note: entire contents copyright 2005 by Julie Levene
Life can be tedious and mundane. Add to the mix a dash of resentment, a teaspoon of lust, a ľ cup of selfishness and some spicy neighbors, pressure-cook for several weeks in a two-family house in Somerville, and you have "Duplex", a world premiere original musical by Peter Fernandez, directed by Luke Dennis, and produced by Alarm Clock Theatre Company at the BCA.
Two thirtysomethings --- yuppy computer professionals that could pose for a couple in a Banana Republic ad --- serve as landlords. The husband (an overworked and undervalued corporate cog) and the wife (a virtual reality designer) are drifting apart as the vision they once shared for their wedded bliss is clouded by the pressure of making a life together. Two twentysomethings new to the world of living together move in next door. They look at life with starry-eyed aspirations for success and fulfillment in their perhaps distant future.
The bonds of each couple begin to loosen when jobs and dreams and expectations cause rifts. Before long, the two worlds of failing communication intertwine, as the young male tenant and the female landlord find the thrill of escapism in each otherís arms.
The play examines the purpose and plausibility of marriage, the pain of betrayal, and the possibility of second chances. Peter Fernandez, who wrote book, music, and lyrics, delivers a poignant story of relationships --- what it takes for them to succeed, and what contributes to their dissolution --- with sensitivity and honesty. The music ranges from stylized Loesser-like tunes to terse, jazzy numbers. Luke Dennisí direction is adept and fast-paced. Scenes intermingle and characters change --- from theme-restaurant staff to hair salon personnel to a modern day Shakespearean chorus of elderly dog walkers to office drones to lounge singers.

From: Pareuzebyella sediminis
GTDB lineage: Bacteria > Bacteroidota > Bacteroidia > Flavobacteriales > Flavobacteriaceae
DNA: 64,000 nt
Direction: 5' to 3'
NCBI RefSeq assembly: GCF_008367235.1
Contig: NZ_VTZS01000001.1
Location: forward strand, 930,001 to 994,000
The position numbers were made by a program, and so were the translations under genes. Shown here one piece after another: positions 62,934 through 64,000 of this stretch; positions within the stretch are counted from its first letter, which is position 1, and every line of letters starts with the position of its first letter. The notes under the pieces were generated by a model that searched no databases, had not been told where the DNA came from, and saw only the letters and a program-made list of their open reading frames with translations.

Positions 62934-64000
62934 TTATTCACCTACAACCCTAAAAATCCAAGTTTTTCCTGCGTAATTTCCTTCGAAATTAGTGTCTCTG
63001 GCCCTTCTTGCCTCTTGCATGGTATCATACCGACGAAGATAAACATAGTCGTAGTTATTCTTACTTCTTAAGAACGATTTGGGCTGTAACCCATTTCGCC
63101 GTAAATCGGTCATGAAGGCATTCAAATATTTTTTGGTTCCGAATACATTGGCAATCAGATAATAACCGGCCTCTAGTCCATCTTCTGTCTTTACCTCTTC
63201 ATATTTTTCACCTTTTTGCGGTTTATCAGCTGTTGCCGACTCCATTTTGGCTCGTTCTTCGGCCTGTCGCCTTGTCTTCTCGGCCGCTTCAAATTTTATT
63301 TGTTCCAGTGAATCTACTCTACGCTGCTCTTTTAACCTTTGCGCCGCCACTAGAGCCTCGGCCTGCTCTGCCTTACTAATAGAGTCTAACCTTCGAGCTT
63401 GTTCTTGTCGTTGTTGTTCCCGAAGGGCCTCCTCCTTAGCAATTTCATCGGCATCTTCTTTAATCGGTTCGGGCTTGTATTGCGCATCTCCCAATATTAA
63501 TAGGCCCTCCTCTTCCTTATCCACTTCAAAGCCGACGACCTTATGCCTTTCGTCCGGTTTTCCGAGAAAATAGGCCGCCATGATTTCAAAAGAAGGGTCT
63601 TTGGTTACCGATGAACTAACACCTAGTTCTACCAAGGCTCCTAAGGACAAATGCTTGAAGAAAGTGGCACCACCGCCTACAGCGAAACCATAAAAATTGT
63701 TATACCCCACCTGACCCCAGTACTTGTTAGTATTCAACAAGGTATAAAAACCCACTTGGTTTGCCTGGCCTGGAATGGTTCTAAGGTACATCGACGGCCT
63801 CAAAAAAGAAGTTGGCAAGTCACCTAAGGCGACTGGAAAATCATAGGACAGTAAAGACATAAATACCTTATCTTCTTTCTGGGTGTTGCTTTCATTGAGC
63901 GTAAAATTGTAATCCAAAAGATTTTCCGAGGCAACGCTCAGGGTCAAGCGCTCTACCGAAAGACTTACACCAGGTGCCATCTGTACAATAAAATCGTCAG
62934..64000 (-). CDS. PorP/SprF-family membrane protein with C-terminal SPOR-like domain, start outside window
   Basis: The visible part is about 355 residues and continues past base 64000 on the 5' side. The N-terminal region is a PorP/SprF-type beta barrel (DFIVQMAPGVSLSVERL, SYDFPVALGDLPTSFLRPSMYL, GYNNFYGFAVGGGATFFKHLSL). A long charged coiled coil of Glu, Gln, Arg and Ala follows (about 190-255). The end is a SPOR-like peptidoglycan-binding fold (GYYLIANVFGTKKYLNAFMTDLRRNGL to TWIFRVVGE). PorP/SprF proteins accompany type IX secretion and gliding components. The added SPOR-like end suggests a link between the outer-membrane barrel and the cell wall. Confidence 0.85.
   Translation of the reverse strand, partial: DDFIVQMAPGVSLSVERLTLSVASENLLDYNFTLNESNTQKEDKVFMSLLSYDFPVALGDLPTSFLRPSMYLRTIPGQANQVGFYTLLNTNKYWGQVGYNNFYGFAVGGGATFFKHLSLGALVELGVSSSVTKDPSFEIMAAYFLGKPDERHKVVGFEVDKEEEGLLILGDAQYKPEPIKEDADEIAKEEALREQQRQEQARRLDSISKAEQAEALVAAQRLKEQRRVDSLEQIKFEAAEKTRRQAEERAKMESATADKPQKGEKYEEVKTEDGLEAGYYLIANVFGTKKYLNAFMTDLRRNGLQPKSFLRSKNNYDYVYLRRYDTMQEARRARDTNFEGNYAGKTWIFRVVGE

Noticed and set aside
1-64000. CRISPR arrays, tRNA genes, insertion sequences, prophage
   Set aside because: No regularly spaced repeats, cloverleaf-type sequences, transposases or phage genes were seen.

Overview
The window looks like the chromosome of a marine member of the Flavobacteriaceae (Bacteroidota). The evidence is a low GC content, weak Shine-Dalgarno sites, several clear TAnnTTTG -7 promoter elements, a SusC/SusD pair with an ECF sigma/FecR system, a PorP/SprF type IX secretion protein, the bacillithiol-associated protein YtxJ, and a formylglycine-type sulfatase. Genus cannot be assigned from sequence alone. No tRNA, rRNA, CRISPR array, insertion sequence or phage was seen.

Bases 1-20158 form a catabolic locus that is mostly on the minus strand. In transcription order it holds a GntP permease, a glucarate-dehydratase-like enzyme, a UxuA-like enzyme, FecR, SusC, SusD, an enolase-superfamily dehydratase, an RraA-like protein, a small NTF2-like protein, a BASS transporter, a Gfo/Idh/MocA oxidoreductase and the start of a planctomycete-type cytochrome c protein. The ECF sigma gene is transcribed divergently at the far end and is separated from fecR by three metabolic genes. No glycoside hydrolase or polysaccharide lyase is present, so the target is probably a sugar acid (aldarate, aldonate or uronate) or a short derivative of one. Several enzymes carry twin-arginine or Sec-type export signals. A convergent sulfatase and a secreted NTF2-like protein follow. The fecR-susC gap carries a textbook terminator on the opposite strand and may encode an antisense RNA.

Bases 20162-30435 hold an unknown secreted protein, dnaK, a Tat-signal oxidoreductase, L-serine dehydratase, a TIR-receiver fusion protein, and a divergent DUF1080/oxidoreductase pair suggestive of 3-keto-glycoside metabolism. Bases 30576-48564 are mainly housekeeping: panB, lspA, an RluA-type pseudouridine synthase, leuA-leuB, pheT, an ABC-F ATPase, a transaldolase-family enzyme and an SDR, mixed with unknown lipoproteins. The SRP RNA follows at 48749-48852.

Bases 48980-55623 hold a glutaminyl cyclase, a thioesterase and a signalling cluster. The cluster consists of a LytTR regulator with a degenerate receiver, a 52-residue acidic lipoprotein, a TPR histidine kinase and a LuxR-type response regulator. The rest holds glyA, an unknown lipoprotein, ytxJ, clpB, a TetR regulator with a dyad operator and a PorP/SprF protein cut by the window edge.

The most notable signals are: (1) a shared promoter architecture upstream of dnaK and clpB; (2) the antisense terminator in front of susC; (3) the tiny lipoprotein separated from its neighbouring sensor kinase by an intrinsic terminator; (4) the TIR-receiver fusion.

Landlords Sally Dennis and Tim Douglas are the backbone of the story. When the infidelity is found out, these actors share what is the most dramatic moment in the play with conviction and credibility. Amanda Meehan and Joseph Pelletier play the neophytes at love. Ms. Meehan embodies a wannabe career woman with just enough insecurity to counter her external confidence. Mr. Pelletier provides ample light-hearted laughs, until this self-loathing, visionless writer makes the move that sets the plot in motion. Matt Chapuran brings an absurd hilarity to the mix; Alysa Escobar also delivers strong characters in various swing role; Kristen Huberdeau's "moment" comes when she's nearly dumped out of her chair by an overly zealous date; and John Michael Dupuis portrays a boisterous cook and then a strolling old man with humor and boldness.
The cast delivered a mesmerizing evening for a very grateful audience. After hoots of applause at the curtain call, a second wave of spontaneous adulation erupted as the musicians came out from behind the curtain to make their way to the lobby.
Duplex runs through June 11th and judging from the packed houses its first two nights, word of mouth may very well lead to continued success for this production.